Good news travels fast, and bad news travels faster. Since Clint Ryan – the assistant police chief of the North Las Vegas Police Department – was arrested earlier this week on suspicion of driving under the influence (DUI), local media have been covering the story aggressively.  While it is fortunate that Ryan was detained before his conduct caused a drinking-and-driving accident, the mixture of legitimate condemnation of dangerous behavior and less-virtuous schadenfreude has had an unfortunate impact on the morale of the wider Las Vegas community.
Ryan was pulled over after an off-duty police officer phoned in his suspicions that the driver of a truck was under the influence. According to reports, Ryan’s truck was hauling a trailer with a horse inside and was weaving on Sunday night on U.S. 95 near Tropicana Avenue. 
Commenting on the situation, a former detective for the Las Vegas Metropolitan Police Department described the arrest of one of the region’s top cops on DUI charges “rough.”  Indeed, this unfortunate mash-up of law enforcers and enforcement of laws raises several tough questions, among them:
- Would the off-duty officer have reported the suspicious driver if he had known it was a fellow cop?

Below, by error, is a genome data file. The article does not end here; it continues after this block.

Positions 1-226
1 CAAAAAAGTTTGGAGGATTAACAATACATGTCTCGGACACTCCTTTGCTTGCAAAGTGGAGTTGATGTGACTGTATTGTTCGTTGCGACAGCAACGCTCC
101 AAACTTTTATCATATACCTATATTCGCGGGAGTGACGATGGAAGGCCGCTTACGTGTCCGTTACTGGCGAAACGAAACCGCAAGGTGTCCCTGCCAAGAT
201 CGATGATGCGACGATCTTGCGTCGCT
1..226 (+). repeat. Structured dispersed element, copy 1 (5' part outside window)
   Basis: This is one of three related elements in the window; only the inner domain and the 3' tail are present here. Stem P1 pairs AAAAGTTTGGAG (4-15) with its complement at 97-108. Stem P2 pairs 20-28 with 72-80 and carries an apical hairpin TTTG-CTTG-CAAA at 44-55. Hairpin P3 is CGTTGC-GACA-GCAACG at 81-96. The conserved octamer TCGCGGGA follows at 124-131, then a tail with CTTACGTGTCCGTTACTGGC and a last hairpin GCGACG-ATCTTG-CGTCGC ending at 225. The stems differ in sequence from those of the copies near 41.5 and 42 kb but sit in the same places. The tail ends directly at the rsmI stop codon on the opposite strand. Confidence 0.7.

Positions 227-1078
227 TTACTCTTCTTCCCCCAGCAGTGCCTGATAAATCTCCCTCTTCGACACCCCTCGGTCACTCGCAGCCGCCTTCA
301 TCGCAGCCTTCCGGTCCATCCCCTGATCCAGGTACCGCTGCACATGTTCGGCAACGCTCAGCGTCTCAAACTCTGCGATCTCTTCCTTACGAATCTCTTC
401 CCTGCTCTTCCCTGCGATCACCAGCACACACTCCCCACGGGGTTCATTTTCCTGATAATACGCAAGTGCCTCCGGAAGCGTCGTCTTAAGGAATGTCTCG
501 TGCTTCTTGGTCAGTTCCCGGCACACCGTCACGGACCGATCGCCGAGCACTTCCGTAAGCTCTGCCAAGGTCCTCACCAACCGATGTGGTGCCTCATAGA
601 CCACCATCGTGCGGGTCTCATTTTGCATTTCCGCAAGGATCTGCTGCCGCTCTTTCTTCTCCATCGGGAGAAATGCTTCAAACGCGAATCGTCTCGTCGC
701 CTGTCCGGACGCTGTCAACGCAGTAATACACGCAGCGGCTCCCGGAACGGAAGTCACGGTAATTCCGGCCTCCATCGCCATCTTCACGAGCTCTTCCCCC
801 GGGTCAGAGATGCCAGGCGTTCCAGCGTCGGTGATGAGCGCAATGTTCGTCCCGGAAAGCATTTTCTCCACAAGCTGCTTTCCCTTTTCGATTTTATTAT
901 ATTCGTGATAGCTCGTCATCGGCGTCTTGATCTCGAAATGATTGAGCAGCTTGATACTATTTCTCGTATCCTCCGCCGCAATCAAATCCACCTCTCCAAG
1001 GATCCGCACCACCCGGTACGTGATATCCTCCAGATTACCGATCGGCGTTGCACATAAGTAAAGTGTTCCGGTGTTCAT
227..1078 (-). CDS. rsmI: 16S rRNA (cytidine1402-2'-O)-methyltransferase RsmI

- Will the assistant chief face harsher penalties because of his position?
- Should the assistant chief be demoted as a result of his arrest?
- If the assistant chief is ultimately convicted, should he lose his job?
- Should penalties be increased for drunk drivers who tow trailers or other cargo?
- If a law enforcement officer causes a drunk driving accident, should the officer face heightened charges because of the officer’s presumed knowledge that drunk driving is so dangerous?
Stiffer Financial Penalties Possible
If a police officer is involved in a drunk driving crash and is sued by the victim or the victim’s surviving family members, a civil lawsuit for damages is likely to yield a high verdict. The plaintiffs are more likely to seek – and receive – punitive damages, which are financial penalties designed to punish the wrongdoer (in law-speak, the “tortfeasor”) rather than to compensate the victim. Normally, civil lawsuits (also known as suits in “tort”) are meant to make a victim whole again, to the greatest extent possible. For this reason, a plaintiff in a tort case must prove not only that the defendant acted in an unreasonable manner, and that this conduct caused harm to the plaintiff, but also that the plaintiff suffered damages. Those damages must be specific to the greatest extent possible: the cost of past medical services (i.e., surgery, physical therapy, etc. that has already been completed by the time of trial), the value of lost wages, and also more abstract damages like sums representing future medical expenses, future lost wages, and compensation for intangible harms like pain and suffering, loss of consortium, etc.